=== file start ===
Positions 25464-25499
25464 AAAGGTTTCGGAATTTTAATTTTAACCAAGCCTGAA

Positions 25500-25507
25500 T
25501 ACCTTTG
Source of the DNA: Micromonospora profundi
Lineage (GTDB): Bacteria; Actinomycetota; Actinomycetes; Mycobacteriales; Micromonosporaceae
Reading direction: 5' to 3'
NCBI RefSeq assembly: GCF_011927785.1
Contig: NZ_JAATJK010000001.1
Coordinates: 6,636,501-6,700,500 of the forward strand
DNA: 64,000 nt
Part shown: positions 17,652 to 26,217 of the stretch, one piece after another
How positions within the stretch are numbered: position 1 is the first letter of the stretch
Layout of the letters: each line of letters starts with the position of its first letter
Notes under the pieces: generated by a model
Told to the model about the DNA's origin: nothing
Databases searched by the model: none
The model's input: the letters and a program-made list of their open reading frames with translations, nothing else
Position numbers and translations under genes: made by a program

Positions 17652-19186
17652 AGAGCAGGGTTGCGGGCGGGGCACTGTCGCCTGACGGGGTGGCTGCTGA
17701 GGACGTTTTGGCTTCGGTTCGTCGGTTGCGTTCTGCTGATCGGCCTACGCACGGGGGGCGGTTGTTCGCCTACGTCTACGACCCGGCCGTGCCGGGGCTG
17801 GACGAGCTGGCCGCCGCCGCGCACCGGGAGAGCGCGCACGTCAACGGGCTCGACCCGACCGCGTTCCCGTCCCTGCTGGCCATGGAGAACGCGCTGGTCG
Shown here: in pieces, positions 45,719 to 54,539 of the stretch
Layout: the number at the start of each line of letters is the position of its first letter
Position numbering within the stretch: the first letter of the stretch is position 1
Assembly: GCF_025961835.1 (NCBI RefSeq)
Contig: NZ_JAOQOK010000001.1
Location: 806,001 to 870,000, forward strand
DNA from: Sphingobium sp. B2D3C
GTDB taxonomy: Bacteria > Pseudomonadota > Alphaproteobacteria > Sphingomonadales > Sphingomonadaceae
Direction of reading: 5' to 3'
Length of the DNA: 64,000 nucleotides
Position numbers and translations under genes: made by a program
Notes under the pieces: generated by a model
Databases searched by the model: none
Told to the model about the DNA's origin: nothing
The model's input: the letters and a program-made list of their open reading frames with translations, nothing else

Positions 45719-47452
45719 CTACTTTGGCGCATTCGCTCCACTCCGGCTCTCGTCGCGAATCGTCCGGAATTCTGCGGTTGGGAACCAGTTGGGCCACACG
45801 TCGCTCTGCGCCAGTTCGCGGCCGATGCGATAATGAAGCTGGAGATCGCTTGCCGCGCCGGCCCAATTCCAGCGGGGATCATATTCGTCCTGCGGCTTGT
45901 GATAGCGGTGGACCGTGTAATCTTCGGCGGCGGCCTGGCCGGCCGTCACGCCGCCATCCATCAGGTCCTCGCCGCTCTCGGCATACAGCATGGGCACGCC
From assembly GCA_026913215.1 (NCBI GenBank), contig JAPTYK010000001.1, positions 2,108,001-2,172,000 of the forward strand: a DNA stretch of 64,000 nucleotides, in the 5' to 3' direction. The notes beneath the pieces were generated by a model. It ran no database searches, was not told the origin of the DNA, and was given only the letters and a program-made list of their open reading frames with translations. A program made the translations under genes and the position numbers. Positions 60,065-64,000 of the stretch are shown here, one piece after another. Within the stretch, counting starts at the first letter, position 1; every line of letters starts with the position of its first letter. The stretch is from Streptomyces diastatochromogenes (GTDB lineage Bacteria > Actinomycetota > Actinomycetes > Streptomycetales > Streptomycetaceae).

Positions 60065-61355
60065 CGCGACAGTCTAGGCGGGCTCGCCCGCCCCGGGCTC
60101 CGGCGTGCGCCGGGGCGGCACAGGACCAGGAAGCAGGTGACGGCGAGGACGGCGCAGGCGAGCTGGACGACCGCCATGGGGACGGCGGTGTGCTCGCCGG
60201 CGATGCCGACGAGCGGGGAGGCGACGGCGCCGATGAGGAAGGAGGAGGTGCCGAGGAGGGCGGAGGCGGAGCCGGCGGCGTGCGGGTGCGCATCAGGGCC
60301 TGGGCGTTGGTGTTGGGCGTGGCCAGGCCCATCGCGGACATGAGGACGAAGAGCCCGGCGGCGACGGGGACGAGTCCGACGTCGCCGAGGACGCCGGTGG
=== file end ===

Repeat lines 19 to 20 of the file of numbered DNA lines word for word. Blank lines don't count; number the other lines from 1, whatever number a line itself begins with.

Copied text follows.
The model's input: the letters and a program-made list of their open reading frames with translations, nothing else
Position numbers and translations under genes: made by a program